Weekly Liturgy bulletins
Notes on the Service for October 20, 2019
Jer. 31:27–34 • Ps. 119:97–104 • 2 Tim 3:14 – 4:5 • Lk. 18:1–8
A theme of today’s Gospel is perseverance at prayer, as in the parable of the importunate widow. Today’s collect, composed originally for use on Good Friday, prays that we may “persevere with steadfast faith....”
The final reading in our series from Jeremiah is the prophet’s promise that God will restore Judah from exile and reunite her with Israel. Indeed, God will cut a new covenant with them, and seal an agreement within their hearts, not just on stone tablets as the earlier covenant at Moses’ time. A feature of that new relationship with God will be a more individual responsibility for wrong-doings, rather than a corporate or tribal responsibility, as heretofore: the children’s teeth will not be set on edge because the fathers have eaten sour grapes. This move toward individualism in religion was promoted also by Ezekiel preaching at the time of the exile. Christians believe that the new covenant envisioned by Jeremiah came to be in Jesus’ New Testament. (Covenant and testament are the same word). That Covenant was declared in his Last Supper and achieved by his death, resurrection, and ascension.
God’s law put within believers was understood by the rabbis as the devout study and observance of the Torah, as presented by Psalm 119. As Jeremiah and other prophets had promised, the exiles had returned to Judah, which was then a province of the Persian Empire. Jerusalem had been repaired, a second temple built, and the Torah codified. After this reconstitution, temple and Torah were Judaism’s chief institutions. From that era, Ps 119, the longest psalm, is an extended meditation on the Torah, with 22 sections, one for each letter of the Hebrew alphabet. Every verse contains the term law, or a synonym such as ordinance, precept, word, or teaching.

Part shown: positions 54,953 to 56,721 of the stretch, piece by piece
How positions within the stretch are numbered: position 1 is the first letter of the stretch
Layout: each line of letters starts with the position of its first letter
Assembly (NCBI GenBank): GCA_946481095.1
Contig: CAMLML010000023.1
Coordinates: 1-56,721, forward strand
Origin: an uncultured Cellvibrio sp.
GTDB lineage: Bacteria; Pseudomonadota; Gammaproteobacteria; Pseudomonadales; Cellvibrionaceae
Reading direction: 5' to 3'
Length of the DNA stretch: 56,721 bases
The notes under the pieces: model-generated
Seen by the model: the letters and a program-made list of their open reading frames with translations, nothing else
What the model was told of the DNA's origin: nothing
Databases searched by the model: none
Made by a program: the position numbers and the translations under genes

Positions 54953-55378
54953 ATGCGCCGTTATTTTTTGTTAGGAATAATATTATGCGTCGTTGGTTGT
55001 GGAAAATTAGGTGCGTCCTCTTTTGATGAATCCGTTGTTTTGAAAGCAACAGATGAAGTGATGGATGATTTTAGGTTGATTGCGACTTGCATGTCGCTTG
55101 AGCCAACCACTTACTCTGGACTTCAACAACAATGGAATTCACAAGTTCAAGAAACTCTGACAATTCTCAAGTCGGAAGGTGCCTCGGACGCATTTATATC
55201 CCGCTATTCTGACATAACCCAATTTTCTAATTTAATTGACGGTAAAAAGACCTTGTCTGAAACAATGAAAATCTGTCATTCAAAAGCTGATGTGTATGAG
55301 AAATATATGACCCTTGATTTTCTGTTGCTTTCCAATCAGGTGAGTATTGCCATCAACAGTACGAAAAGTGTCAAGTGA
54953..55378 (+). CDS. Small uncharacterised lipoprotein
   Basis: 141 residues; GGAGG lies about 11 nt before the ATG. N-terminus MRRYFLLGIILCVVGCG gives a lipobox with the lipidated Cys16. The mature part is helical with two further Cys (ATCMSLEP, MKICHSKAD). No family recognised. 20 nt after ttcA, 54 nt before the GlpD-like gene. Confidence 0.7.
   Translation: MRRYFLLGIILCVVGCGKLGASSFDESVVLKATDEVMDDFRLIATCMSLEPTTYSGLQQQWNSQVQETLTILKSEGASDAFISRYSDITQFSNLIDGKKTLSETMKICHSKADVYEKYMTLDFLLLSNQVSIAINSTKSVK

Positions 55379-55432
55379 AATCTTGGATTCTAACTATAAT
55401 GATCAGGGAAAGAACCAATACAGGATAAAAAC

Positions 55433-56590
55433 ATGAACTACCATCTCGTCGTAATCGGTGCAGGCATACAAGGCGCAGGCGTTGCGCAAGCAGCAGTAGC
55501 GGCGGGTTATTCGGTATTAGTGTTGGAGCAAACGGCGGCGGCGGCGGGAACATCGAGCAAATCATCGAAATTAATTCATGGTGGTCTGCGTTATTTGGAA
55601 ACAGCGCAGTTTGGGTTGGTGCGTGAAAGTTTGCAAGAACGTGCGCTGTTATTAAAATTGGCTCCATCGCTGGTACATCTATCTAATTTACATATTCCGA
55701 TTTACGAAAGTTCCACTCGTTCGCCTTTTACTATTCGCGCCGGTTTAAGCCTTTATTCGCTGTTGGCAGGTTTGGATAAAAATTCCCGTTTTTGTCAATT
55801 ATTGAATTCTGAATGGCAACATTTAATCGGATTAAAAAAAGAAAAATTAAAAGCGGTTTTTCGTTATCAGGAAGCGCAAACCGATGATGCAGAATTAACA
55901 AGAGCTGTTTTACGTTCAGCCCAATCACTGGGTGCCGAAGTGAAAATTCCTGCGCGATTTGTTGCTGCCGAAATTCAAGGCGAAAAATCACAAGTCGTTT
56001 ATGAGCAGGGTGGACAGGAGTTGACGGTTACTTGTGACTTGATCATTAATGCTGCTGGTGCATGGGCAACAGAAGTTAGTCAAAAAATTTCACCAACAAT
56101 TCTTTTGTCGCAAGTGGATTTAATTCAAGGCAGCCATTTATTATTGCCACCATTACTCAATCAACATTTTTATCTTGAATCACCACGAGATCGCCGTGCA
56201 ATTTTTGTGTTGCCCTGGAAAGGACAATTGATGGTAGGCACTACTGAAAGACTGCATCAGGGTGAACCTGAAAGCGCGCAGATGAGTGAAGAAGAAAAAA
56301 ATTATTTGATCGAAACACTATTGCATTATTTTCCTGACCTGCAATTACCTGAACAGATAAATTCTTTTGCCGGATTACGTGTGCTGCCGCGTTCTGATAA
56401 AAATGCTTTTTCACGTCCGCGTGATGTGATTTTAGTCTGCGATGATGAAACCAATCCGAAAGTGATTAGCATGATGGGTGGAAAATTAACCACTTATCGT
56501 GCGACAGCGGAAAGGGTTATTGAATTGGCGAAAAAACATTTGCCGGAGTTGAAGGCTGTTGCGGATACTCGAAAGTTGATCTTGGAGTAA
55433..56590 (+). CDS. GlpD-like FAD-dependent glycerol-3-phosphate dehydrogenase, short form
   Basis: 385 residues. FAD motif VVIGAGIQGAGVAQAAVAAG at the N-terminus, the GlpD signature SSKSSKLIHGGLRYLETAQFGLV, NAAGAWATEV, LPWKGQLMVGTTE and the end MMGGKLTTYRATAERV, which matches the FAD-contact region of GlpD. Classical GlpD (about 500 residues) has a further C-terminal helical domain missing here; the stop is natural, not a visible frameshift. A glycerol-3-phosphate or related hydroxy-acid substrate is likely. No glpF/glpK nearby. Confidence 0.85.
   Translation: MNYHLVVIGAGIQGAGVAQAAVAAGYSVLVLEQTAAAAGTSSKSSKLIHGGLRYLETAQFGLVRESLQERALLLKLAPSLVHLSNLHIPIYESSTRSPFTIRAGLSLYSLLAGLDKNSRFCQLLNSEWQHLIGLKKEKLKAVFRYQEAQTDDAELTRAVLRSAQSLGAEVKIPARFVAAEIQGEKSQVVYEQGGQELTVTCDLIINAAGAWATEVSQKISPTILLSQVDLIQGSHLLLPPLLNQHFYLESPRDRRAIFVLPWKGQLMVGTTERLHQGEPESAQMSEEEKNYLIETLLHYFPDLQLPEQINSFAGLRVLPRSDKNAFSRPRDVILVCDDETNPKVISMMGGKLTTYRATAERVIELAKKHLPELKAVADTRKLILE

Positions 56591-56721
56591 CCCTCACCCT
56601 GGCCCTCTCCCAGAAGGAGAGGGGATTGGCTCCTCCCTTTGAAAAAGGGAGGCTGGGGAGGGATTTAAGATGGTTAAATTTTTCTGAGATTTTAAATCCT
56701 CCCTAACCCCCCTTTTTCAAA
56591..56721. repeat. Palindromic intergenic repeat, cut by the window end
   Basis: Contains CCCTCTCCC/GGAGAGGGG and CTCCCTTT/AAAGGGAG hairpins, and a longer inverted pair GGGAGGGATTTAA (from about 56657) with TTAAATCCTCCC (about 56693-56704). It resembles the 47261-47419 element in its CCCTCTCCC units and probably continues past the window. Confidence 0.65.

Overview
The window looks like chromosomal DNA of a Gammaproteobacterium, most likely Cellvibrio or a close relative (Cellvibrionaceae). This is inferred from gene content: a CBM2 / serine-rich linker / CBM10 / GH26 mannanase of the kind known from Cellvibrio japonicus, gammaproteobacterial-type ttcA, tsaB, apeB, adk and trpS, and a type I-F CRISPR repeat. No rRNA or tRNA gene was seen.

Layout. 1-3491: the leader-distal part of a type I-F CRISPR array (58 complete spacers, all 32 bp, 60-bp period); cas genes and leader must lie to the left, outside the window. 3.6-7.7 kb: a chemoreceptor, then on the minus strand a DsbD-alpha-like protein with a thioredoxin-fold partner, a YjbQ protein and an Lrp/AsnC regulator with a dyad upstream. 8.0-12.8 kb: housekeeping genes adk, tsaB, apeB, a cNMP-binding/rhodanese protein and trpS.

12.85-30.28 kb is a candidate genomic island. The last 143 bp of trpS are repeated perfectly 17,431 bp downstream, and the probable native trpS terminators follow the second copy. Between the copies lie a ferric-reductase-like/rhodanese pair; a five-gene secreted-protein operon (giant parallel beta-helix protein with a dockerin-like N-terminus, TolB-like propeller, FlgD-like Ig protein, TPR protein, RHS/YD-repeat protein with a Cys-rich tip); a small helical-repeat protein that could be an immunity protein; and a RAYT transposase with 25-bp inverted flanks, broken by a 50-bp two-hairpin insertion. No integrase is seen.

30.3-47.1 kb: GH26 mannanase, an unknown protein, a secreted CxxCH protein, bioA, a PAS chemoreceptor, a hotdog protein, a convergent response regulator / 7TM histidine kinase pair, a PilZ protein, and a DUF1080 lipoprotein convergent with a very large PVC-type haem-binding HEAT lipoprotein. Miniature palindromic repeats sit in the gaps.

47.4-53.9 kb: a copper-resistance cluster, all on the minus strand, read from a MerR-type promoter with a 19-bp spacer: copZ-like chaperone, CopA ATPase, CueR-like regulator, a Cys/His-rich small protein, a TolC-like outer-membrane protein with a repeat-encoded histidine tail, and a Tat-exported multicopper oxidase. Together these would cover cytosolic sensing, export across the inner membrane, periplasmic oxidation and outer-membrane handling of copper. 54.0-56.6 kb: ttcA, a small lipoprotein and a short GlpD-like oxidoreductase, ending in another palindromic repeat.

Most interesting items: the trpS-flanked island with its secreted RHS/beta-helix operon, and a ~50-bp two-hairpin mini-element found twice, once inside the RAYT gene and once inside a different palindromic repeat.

As diligent as the author of Psalm 119, Timothy and others in training are advised to persevere in study, teaching, and preaching. When a New Testament book refers to “Scripture,” it means what we call the Old Testament or the Hebrew Bible, because the books of what would come to be called the New Testament were just then in the process of being written. Next Sunday’s epistle will salute Paul’s perseverance: he has “fought the good fight … finished the race … kept the faith.”
The point of the Gospel parable is not that God is unjust, like the judge who will accede only to get a nagger off his back; rather, if even an uncaring judge, who is evil, will give to someone who persists whatever she desires, will not God, who is good, give whatever they desire to those who persevere “with steadfast faith” [as today’s collect says] in prayer? October 18 was the feast of the author of this Gospel, St. Luke, Paul’s colleague.
—Rev. Stephen Weissmann | St. Louis, Missouri
Reprinted with permission.
October 20, 2019 — Proper 24